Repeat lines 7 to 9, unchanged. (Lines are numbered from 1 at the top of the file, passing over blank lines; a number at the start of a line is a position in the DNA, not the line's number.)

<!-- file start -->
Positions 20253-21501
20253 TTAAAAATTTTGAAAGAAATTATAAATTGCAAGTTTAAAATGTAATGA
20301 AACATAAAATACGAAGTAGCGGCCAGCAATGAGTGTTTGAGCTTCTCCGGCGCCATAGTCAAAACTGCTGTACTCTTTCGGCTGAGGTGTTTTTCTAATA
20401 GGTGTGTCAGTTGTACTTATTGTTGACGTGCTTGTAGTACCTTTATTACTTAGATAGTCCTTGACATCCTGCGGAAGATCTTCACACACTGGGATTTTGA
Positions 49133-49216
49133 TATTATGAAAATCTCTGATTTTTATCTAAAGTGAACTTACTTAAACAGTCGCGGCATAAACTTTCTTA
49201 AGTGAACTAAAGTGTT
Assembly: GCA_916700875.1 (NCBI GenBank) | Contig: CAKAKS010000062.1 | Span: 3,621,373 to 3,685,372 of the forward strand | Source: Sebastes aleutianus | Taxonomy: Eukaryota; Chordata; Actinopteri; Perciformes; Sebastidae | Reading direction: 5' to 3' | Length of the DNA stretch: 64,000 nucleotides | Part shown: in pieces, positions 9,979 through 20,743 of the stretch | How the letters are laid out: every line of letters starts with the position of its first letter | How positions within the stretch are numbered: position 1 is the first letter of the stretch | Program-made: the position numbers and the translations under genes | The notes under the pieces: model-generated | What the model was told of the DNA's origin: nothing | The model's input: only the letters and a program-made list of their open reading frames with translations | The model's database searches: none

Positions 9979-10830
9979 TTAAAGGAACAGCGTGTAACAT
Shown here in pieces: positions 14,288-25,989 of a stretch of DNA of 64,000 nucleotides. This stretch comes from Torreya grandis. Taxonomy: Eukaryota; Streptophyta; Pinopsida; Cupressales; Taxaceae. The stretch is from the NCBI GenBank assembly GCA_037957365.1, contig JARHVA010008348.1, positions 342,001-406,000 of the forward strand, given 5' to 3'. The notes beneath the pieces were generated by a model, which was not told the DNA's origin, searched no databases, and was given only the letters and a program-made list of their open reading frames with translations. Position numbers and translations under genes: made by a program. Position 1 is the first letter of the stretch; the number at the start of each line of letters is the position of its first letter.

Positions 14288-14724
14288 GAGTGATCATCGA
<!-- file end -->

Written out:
49201 AGTGAACTAAAGTGTT
Assembly: GCA_916700875.1 (NCBI GenBank) | Contig: CAKAKS010000062.1 | Span: 3,621,373 to 3,685,372 of the forward strand | Source: Sebastes aleutianus | Taxonomy: Eukaryota; Chordata; Actinopteri; Perciformes; Sebastidae | Reading direction: 5' to 3' | Length of the DNA stretch: 64,000 nucleotides | Part shown: in pieces, positions 9,979 through 20,743 of the stretch | How the letters are laid out: every line of letters starts with the position of its first letter | How positions within the stretch are numbered: position 1 is the first letter of the stretch | Program-made: the position numbers and the translations under genes | The notes under the pieces: model-generated | What the model was told of the DNA's origin: nothing | The model's input: only the letters and a program-made list of their open reading frames with translations | The model's database searches: none

Positions 9979-10830